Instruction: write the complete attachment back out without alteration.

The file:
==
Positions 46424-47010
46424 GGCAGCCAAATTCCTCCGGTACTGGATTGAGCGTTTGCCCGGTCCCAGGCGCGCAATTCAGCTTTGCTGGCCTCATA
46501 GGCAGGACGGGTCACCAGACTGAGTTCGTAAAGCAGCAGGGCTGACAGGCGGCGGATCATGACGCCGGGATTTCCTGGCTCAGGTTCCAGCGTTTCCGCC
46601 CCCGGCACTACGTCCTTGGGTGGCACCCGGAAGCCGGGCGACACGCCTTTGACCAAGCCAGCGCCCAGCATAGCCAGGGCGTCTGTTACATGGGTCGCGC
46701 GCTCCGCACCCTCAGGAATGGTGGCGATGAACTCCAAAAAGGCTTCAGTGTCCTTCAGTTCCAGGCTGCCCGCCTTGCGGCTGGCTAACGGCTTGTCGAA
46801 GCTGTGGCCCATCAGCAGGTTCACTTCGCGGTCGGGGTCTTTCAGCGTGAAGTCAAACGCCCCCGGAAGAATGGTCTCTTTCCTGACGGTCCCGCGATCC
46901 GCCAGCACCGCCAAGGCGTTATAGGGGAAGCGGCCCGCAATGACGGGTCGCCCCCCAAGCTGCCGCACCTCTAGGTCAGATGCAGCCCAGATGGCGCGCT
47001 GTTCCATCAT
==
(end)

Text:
Positions 46424-47010
46424 GGCAGCCAAATTCCTCCGGTACTGGATTGAGCGTTTGCCCGGTCCCAGGCGCGCAATTCAGCTTTGCTGGCCTCATA
46501 GGCAGGACGGGTCACCAGACTGAGTTCGTAAAGCAGCAGGGCTGACAGGCGGCGGATCATGACGCCGGGATTTCCTGGCTCAGGTTCCAGCGTTTCCGCC
46601 CCCGGCACTACGTCCTTGGGTGGCACCCGGAAGCCGGGCGACACGCCTTTGACCAAGCCAGCGCCCAGCATAGCCAGGGCGTCTGTTACATGGGTCGCGC
46701 GCTCCGCACCCTCAGGAATGGTGGCGATGAACTCCAAAAAGGCTTCAGTGTCCTTCAGTTCCAGGCTGCCCGCCTTGCGGCTGGCTAACGGCTTGTCGAA
46801 GCTGTGGCCCATCAGCAGGTTCACTTCGCGGTCGGGGTCTTTCAGCGTGAAGTCAAACGCCCCCGGAAGAATGGTCTCTTTCCTGACGGTCCCGCGATCC
46901 GCCAGCACCGCCAAGGCGTTATAGGGGAAGCGGCCCGCAATGACGGGTCGCCCCCCAAGCTGCCGCACCTCTAGGTCAGATGCAGCCCAGATGGCGCGCT
47001 GTTCCATCAT